Long after they leave your website and bounce around to other locations in cyberspace, users remember how your site made them feel.
The usability and experience buyers have while there has a big impact on whether they’ll convert into leads or return in the future.
Common sense tells you if you improve UX, you boost return on investment (ROI). Different reports put the amount between $2 and $100 for every dollar spent.
In a study by Forrester, researchers found that reducing friction in your design could improve customer conversions by 400% or more.
When you run a business-to-many (B2M) operation, you have to figure out how to improve the usability for both consumers and businesses. The more people you serve, the more potential for friction as the two factions bump against one another.
Fortunately, simple changes go a long way toward improving your website’s design and increasing engagement for all.
1. Choose Vivid Color Combinations
Your brand may already have a chosen color palette. However, when it comes to web design, you can certainly throw in some additional accents. Adding a pop of color for a call-to-action (CTA) button allows you to draw user attention where you want and showcase the most important elements on your page.
Bright hues such as red or medium blues draw the eye. Think a little outside the box, and don’t be afraid to try design techniques such as gradients and transparency. Test everything and see what your customers respond to best.
Nest Audio offers a simple design that is very minimalistic. The focus is on the images of the speakers and the text. The equipment reaches a wide range of different buyer types, so it has a somewhat generic design. However, it adds a pop of vivid blue to draw attention to the calls to action.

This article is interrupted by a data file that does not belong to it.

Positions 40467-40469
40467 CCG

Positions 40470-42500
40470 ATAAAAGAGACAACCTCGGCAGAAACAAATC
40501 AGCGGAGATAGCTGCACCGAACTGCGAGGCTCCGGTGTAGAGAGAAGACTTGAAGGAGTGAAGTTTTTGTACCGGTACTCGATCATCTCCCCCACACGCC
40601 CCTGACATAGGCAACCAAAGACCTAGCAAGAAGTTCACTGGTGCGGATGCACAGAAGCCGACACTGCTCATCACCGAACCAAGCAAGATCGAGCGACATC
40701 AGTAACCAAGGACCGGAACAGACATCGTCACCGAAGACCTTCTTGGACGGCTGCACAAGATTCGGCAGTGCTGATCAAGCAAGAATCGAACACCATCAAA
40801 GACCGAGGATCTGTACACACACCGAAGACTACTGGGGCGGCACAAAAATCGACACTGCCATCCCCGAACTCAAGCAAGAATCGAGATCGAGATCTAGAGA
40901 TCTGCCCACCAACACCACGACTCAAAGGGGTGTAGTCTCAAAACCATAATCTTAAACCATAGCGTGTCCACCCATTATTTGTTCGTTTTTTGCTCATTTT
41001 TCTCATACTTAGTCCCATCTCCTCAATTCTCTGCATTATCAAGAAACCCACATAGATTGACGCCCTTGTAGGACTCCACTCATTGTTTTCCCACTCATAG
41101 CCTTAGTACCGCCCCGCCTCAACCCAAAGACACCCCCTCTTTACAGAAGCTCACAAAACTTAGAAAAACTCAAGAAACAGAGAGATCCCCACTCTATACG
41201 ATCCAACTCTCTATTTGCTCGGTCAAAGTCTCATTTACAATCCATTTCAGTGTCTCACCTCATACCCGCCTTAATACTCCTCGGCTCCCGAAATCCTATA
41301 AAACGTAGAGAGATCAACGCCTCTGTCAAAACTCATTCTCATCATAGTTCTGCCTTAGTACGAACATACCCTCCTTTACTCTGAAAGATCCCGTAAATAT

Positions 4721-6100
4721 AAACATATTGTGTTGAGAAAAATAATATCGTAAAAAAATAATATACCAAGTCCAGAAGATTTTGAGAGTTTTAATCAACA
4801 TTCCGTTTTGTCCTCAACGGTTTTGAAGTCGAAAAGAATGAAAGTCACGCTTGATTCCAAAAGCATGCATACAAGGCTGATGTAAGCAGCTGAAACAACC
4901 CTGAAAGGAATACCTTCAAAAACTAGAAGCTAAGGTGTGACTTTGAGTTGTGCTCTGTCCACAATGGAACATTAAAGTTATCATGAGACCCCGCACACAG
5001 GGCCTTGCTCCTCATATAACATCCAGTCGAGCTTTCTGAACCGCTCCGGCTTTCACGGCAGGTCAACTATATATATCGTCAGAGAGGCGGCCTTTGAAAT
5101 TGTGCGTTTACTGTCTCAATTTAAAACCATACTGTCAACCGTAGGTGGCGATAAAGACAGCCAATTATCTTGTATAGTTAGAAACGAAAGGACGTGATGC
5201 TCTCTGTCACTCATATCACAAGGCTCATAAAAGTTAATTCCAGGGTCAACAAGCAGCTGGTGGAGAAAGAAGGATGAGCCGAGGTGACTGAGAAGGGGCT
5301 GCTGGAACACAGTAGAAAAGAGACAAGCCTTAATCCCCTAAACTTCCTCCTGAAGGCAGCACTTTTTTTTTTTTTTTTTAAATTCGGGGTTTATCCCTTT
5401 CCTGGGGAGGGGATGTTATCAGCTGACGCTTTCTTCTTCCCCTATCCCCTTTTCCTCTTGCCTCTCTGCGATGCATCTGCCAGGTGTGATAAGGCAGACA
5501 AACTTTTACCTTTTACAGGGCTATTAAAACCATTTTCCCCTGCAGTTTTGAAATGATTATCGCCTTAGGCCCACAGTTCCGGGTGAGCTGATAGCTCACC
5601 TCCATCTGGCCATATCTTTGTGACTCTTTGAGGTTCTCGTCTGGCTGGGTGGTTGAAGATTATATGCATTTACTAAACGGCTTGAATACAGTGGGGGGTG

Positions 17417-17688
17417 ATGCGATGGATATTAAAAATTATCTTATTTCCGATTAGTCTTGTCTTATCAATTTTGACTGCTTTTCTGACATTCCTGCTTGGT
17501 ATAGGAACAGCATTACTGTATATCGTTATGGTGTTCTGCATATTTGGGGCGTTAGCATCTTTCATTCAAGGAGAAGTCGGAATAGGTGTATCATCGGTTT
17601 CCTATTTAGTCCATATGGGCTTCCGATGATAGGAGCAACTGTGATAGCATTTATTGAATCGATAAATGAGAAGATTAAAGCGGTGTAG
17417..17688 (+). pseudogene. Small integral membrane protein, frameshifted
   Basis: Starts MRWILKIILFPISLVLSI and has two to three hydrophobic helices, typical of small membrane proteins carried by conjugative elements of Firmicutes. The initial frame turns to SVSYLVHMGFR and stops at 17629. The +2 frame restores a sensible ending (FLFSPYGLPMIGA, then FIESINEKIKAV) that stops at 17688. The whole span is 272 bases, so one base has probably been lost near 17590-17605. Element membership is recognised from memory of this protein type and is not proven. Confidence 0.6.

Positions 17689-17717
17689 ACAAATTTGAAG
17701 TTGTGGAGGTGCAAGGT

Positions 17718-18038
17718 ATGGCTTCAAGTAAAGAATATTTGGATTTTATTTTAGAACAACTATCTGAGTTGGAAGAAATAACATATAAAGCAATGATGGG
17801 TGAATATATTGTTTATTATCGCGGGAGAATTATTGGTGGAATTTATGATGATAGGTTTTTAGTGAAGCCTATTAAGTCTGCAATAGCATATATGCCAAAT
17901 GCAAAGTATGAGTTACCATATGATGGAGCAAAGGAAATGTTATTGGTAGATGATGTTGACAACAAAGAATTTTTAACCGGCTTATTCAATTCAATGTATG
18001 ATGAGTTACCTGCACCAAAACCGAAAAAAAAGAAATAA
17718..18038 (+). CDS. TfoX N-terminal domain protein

Notice the button on top of the photo with a transparent background so the speakers peek through. It has a blue outline matching the other colors on the page, which creates a seamless look for the user. Finding the CTA is easy on this site.
2. Use Concise Language
Users should never have to guess what your page is about or what action they should take next. Know what the goal is when someone clicks on a CTA. What will happen? The user wants to find out, or they won’t bother clicking on it. You should clearly lay out the steps to walk through the buyer’s journey.
Don’t try to use cute or ambiguous language. There is a time and place for puzzles and games, but your landing page isn’t it. Instead, be clear and brief to avoid confusion and improve UX.
3. Create Buyer Personas
You’ve likely heard the advice you should know your target audience. The more details you have on the people who buy from you, the better you can engage them when they land on your site.
Start by making a list of the different customers you serve. As a B2M company, you help both consumers and other business owners. Start with two columns, and list the elements each group has.
You may have more than one buyer persona within each group. Look at demographics, such as average age, gender, location and even career. Dig into psychographic elements, such as what emotions drive the person to go to your website in the first place.
Once you have a list of traits, name your buyer personas and create a mock person you can speak to when creating content or tweaking your design. Also, look for similarities across your audiences, so you know where it makes sense to overlap.